The name Hermit itself was refering to silence, meditation; it was based on an alternative to the hectic career world of the contemporary art and on the search for other, rather inner, roots tied to tradition. The monastery’s atmosphere had amazing meditative potential. This was art that focused not on production, but on experience, basically on ephemeral forms tied to a place, to the genius loci of the site. Even the environment itself attracted people and absorbed work, which found fertile ground for further development there. Miloš talking about metamedia and the spirituality of space led more to mental and spiritual work. The place itself became the medium, and the medium was even the entire structure as it unfolded – meeting and creating a space for communication, the way we shared experiences. This deeper affinity was the most valuable thing about Hermit.  The uprooting that we had to deal with after the fall of the socialist system and actually after the disintegration of the underground; the opposition and all structures were balanced, creating an acute need to search for new foundations. It was a place for the clash of opposing forces and ideas that attracted and repelled, phenomena that require both perceptiveness and spontaneity. Not only the devastation of virtually all the values inscribed there from the totalitarian era, but also the fact that the Baroque monastery building stands on swamps was awe-inspiring. It was eloquent and stimulating.

Snippets from interview with Radka Schmelzová from January 2007

Tomáš Ruller (born 1957 in Brno) is a Czech visual artist and performer. He graduated in 1982 from Akademie výtvarných umění, Prague (Department of Sculpture) and devotes his efforts to creating in real space and time. He puts together multimedia performances, installations, videos, architectural realisations and travelling theatrical shows. The first phase of his work falls into the era of the Communist regime, when he often came into conflict with government authorities and was forced to realize his projects in unofficial spaces. He studied classic sculpture, which at the time was the only official option for realizing artistic works in 3D space. However, his works were otherwise quite removed from this traditional field. He became acquainted with current trends in Western art, whose artistic creations he often understood not to be as the production of artefacts, but rather as a time-space, mental event. The piece’s message comes from its incompleteness, its fragmentation and its scenic qualities. The artist uses similar methods elsewhere. He gradually begins to test technical media, photographs, and video. These resources serve not only for recording, but he also uses them during the events themselves. The medium’s timing is also important. The author is, as a rule, the promoter of his own events (in the spirit of body art). His messages can appear to be timely, perhaps even political, but they mainly concern basic questions of an ontological nature. It is in this way that Ruller’s creations call to mind alchemic or cabbalist concepts.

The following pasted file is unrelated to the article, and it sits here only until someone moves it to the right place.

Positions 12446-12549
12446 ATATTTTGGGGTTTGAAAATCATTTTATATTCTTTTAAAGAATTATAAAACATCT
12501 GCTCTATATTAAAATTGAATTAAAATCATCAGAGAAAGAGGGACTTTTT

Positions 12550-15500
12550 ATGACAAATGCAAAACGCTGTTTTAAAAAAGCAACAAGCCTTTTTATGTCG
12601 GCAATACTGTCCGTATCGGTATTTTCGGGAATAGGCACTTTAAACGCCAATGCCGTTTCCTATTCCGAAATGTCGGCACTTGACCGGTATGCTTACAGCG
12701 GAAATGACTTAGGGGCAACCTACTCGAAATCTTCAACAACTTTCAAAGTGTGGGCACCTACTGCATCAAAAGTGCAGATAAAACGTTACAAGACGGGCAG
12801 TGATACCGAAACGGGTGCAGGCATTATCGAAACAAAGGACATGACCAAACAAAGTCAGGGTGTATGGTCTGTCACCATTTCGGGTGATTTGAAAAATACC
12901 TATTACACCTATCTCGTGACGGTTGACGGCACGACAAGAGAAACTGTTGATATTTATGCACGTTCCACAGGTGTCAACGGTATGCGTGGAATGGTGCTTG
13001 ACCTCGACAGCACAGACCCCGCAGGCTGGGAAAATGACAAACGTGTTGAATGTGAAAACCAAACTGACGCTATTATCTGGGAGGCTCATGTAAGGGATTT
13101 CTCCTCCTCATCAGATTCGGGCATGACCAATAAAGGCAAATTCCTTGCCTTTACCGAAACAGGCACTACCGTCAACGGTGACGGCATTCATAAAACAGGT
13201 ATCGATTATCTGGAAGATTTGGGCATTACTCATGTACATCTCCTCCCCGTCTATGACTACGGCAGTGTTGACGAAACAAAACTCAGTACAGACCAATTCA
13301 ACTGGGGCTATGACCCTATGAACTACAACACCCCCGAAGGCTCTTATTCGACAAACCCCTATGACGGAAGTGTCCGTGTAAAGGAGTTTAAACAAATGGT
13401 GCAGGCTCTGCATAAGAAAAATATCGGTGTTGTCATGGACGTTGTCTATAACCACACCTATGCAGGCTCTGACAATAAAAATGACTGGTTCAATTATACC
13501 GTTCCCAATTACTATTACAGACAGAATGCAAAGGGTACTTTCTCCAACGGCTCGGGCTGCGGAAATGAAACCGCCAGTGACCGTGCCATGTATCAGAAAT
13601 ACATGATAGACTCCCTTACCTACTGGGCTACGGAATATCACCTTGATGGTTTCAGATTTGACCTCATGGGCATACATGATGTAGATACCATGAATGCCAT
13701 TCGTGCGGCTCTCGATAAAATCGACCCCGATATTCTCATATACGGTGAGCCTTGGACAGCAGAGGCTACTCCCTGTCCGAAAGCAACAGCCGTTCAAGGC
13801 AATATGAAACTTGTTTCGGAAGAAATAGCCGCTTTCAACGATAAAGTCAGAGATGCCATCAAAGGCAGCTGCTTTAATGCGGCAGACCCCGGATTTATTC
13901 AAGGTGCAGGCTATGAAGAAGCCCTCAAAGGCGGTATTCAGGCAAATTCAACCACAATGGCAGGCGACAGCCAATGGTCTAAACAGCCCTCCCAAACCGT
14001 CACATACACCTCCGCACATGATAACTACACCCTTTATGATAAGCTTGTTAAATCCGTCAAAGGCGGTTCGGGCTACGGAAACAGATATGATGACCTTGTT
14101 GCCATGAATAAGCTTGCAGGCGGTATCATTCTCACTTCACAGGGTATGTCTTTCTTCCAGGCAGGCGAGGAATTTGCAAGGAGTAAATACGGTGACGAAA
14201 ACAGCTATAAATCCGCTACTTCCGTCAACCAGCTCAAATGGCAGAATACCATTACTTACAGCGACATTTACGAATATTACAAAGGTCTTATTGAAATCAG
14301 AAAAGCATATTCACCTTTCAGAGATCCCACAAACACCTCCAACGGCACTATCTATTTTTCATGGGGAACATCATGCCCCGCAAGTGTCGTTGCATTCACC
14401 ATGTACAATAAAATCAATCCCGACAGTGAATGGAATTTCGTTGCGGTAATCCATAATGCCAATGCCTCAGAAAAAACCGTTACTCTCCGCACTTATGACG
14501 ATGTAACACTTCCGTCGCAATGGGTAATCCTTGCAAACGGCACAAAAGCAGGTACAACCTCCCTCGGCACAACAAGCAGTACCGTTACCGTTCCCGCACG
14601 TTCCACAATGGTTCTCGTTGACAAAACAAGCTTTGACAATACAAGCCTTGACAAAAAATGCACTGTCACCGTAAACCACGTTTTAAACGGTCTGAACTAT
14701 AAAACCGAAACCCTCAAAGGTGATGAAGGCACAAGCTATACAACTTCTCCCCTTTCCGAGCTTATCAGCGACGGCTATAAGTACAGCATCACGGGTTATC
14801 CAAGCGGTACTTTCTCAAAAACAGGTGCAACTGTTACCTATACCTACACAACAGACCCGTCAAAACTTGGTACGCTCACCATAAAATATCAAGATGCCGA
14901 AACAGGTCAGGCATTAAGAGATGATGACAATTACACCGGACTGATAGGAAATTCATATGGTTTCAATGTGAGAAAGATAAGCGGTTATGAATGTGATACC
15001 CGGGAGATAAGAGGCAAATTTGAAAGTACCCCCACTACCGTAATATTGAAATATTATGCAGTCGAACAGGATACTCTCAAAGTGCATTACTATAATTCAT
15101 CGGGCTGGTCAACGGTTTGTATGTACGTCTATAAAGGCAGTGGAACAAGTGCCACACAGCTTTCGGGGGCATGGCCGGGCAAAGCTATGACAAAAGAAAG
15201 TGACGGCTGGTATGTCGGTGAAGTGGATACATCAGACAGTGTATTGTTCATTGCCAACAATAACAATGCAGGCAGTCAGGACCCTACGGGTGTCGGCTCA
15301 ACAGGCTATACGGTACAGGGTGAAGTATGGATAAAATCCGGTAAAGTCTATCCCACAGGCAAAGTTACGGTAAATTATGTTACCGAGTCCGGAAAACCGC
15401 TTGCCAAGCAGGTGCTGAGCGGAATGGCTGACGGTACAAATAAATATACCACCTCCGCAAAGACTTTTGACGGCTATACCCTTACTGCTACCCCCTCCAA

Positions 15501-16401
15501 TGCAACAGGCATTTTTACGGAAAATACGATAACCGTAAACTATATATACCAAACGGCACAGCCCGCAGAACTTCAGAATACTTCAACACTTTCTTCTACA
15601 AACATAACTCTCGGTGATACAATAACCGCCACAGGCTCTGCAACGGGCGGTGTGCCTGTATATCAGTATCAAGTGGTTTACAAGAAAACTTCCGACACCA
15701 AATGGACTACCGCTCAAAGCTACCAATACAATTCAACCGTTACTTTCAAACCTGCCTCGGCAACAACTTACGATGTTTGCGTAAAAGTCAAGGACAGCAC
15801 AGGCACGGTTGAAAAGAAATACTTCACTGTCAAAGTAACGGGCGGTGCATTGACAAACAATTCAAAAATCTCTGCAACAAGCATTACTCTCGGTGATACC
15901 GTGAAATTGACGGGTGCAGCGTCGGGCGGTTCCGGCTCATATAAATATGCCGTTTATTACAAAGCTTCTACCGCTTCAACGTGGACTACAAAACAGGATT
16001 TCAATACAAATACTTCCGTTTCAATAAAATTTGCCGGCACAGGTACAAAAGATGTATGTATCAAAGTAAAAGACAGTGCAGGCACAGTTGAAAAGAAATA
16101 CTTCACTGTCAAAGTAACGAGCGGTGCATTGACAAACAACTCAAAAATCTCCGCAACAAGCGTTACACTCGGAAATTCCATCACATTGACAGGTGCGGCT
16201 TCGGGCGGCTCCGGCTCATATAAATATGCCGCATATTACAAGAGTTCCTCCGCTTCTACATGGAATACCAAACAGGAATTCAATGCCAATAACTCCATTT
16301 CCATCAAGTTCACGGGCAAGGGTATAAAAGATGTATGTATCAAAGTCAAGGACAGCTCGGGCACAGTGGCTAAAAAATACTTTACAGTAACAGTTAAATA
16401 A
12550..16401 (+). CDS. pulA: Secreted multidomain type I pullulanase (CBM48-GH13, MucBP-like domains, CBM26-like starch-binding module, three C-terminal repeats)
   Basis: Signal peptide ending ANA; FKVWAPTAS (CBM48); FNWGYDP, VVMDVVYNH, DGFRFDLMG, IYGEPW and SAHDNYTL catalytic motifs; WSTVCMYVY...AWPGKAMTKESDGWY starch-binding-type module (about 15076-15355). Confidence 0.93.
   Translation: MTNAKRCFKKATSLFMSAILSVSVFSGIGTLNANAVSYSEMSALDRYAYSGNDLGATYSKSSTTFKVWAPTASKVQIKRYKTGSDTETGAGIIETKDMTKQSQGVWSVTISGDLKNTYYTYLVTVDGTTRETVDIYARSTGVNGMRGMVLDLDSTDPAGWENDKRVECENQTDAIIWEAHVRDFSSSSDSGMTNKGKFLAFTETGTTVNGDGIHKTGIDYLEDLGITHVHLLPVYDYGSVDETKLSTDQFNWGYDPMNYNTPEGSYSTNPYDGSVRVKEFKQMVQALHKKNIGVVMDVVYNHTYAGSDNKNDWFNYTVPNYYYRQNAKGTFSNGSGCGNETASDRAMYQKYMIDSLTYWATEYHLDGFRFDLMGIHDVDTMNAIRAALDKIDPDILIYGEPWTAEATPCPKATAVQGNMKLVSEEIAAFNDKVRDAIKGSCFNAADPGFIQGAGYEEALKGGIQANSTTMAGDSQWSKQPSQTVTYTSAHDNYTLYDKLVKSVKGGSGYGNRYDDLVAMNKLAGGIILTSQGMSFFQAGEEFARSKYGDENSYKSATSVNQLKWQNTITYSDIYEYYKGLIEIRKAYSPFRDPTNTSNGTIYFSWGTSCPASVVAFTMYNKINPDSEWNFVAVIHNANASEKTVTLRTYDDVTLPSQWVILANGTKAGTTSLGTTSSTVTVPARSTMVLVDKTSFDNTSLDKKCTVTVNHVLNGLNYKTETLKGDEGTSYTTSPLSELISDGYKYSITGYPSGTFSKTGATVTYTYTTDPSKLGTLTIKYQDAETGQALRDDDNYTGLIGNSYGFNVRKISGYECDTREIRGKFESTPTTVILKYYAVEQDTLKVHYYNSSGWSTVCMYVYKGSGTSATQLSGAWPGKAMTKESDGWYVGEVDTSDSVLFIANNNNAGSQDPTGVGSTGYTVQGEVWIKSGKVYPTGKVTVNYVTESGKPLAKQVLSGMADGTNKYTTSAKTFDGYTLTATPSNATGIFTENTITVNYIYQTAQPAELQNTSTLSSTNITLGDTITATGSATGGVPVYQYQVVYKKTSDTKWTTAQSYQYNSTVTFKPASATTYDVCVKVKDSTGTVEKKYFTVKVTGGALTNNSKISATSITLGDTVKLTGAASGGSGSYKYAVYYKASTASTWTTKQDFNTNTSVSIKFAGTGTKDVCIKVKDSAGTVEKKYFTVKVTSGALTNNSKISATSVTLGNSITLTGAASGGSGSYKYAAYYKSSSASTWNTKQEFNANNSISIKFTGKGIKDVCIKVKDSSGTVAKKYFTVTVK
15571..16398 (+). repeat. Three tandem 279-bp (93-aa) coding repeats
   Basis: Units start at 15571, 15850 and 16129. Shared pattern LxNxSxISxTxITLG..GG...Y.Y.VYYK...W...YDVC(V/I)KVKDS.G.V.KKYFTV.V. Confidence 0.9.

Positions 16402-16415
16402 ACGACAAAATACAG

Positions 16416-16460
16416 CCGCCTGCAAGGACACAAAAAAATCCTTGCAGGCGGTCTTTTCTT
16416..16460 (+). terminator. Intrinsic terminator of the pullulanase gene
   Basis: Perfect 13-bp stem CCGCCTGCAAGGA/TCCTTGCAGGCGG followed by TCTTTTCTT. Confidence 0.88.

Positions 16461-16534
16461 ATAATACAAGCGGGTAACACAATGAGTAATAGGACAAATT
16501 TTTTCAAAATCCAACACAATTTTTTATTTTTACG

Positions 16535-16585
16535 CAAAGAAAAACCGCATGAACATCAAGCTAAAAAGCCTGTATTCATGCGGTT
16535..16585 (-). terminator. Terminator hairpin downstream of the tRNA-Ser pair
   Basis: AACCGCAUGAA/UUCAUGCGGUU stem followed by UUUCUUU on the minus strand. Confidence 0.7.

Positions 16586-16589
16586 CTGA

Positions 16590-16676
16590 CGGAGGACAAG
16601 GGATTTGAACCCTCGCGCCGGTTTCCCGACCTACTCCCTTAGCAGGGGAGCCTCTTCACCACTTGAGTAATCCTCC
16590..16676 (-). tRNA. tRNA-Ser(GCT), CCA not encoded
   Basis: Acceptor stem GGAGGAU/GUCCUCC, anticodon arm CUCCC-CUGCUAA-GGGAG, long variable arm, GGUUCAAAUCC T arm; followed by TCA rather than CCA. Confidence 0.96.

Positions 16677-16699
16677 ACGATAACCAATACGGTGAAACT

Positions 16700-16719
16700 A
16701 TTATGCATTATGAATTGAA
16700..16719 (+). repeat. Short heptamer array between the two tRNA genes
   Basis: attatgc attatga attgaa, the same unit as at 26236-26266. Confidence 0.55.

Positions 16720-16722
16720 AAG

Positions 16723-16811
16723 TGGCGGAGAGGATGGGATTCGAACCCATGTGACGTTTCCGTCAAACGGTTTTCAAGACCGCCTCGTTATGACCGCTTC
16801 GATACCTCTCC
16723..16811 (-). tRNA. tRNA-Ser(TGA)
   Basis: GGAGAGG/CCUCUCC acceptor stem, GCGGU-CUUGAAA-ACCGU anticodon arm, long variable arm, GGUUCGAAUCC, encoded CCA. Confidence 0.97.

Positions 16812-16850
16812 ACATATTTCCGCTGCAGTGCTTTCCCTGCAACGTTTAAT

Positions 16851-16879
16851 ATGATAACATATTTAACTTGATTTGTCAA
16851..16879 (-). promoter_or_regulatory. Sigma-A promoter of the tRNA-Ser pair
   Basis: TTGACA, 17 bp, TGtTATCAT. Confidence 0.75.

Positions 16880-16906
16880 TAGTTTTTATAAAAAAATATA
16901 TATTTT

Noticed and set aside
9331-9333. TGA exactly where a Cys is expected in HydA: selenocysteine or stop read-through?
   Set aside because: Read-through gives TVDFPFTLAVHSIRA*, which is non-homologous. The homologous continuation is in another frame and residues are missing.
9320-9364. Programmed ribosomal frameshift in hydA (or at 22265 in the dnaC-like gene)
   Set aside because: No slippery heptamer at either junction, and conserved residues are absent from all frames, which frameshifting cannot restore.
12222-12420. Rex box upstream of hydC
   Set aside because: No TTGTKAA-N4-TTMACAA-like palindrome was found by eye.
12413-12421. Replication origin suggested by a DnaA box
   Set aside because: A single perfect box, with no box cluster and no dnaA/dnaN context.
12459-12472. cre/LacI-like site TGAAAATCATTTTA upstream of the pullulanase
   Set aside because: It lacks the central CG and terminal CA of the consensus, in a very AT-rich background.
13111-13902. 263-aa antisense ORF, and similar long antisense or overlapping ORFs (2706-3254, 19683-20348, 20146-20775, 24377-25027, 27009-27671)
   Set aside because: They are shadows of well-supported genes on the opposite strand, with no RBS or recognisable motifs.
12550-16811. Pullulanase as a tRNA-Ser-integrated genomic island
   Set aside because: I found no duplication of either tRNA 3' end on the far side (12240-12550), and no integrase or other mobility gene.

Václav Hájek, taken from the web (edited)